Family members expressed concern, knowing it was just a matter of time before she cracked from pressure and seeing no way out, fed up, and in desperate measure, Carol, went into the room holding her two sons in filth, beset by painful bed sores, and shot them in the face and the neck, before walking to the lobby where she sat down on a sofa awaiting to be arrested. One year before the fatal shooting Sunbridge, was cited as one of Georgia's most chronic violators of state staffing requirements. In 2000, inspectors found that the facility placed residents in "immediate jeopardy" by, among other things, failing to properly treat bedsores. In some cases, the staff was not even aware residents suffered from the sores, inspectors said. The federal government has imposed more than $100,000 in fines against the SunBridge-Griffin facility as a result of poor care, according to records from the Centers for Medicare and Medicaid Services. Eighteen staff members were on duty at the 140-bed facility when the shooting occurred.

The kind of care received in a nursing homes has prompted many quadriplegics like Larry McAfee also from Georgia to fight for the right to die rather than live within the constraints of a nursing home environment. There are quadriplegics like myself living grand lives, lucky to have negotiated life while on a Waiting List to receive services through the Independent Care Waiver. Having survived those initial years of minimal care and ultimate struggle, I can speak from my own experience of coming up through the system with quadriplegia that it is the most difficult thing that the government can place on individuals who already have so much more to deal with. In an ideal situation initially when someone becomes injured, a person familiar with the system should inform the individual injured as well as family members, of all the programs available to aide the individual and their families to take control of their lives again, to become as whole as possible again, without the unnecessary struggle the government imposes through institutional bias.

Nationally, 85% of the long term care Medicaid budget goes to warehousing people in nursing homes or institutions. Given a choice most of the 2.5 million people warehoused in nursing homes or institutions would love to live in their own homes and receive services in the community where they can be an active part of their families and communities lives. Nobody wants to live in a nursing home. That one fact has been the reason for many people with high level disability to seek out help in terminating their lives. However, I would wager that should the system have been set-up to immediately assist individuals and families to deal with the initial trauma and then through different programs restore them to inclusion and independence, showing them disability is a natural part of living life sometimes; the thought of suicide would never have been more than a passing phase.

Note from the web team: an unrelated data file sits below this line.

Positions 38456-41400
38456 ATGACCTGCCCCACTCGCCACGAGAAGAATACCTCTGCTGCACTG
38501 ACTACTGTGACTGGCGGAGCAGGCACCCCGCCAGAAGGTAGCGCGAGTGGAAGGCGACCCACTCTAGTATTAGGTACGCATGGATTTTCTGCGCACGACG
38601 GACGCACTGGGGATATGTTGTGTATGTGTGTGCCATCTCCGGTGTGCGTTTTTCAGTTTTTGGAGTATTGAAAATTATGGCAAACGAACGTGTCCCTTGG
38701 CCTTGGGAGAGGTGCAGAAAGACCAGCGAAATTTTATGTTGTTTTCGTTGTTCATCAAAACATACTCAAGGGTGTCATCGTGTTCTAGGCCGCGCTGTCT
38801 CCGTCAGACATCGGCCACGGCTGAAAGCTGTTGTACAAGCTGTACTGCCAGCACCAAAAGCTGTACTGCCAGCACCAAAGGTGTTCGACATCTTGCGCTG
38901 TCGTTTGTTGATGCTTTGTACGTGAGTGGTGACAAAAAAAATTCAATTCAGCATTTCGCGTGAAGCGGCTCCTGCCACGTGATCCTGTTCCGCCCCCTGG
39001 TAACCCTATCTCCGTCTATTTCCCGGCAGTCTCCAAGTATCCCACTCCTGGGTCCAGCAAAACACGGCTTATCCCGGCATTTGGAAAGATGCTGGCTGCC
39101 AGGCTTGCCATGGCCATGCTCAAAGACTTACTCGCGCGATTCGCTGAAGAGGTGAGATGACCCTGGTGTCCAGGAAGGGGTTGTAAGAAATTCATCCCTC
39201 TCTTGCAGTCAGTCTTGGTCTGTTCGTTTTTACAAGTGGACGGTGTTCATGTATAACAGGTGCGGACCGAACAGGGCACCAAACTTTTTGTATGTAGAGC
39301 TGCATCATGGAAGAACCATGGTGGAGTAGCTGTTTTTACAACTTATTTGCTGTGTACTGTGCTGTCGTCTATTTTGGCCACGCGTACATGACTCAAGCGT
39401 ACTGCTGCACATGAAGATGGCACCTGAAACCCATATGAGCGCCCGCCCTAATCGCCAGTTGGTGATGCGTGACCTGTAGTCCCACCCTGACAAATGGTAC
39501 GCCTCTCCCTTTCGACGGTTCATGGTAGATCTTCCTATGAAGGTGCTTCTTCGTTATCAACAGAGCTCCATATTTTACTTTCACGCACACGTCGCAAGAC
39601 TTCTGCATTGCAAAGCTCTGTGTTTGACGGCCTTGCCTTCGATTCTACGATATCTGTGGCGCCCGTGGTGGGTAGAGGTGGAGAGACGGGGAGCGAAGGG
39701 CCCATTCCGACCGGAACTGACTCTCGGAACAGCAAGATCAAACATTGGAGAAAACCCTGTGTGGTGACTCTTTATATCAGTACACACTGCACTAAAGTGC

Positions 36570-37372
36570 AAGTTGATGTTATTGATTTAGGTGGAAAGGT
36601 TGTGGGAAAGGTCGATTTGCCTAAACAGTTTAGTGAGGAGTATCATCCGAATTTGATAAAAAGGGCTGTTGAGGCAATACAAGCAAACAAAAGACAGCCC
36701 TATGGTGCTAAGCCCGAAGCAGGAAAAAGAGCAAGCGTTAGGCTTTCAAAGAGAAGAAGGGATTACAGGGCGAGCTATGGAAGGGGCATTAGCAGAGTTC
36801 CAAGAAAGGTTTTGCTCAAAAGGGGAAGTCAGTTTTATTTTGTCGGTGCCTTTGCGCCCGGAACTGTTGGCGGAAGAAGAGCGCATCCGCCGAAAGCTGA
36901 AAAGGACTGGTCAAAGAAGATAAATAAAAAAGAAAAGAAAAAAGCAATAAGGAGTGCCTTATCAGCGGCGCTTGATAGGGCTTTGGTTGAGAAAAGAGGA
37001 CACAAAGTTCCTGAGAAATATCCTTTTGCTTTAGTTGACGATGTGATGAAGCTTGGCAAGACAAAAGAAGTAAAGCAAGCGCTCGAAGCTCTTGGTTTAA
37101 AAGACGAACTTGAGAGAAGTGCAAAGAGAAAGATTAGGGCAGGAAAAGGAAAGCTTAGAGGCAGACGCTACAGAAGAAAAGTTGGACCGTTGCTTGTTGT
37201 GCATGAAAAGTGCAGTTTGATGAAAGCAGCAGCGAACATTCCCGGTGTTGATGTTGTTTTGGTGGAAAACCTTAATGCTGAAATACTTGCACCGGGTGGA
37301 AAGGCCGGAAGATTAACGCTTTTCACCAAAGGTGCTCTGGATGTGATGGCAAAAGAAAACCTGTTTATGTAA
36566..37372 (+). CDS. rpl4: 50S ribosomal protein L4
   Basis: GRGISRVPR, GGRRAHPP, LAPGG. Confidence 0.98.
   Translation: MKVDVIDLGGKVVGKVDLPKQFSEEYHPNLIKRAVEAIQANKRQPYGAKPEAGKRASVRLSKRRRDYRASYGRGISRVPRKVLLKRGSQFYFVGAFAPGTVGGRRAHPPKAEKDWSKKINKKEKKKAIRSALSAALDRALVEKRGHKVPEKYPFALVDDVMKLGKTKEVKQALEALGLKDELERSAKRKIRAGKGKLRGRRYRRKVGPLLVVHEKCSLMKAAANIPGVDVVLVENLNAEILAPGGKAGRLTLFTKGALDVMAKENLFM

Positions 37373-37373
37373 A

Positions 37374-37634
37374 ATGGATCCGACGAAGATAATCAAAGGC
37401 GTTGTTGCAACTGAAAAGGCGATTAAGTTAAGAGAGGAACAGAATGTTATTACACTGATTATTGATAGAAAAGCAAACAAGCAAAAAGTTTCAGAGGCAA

Instead back to reality, Governor Purdue is willing to help, so long as it does not cost more than what they would spend to place us in a nursing home like Sunbridge. The image-makers in Hollywood promote people with disabilities as incapable of living differently, happily, wholesomely with disability. Instead, they portray us as better off dead and good riddance. In rewarding Eastwood they spit in the face of every person alive with disability which has wanted desperately to live even if it meant using a wheelchair or depending on a machine to breathe. And while Hollywood cheers Eastwood for taking out to pasture the destitute little cripple, Judge Greer has sentenced Terri Schaivo to death for the 3rd time by Okaying the removal of her feeding tube, on which she depends for food and nourishment. In their second attempt to kill Terri, she endured 6 days of forced denial of food and liquids before an emergency session of Florida legislatures met and passed "Terri's Law" saving her life. They do not even allow such cruel and unusual punishment to be administered to the evilest of death row inmates.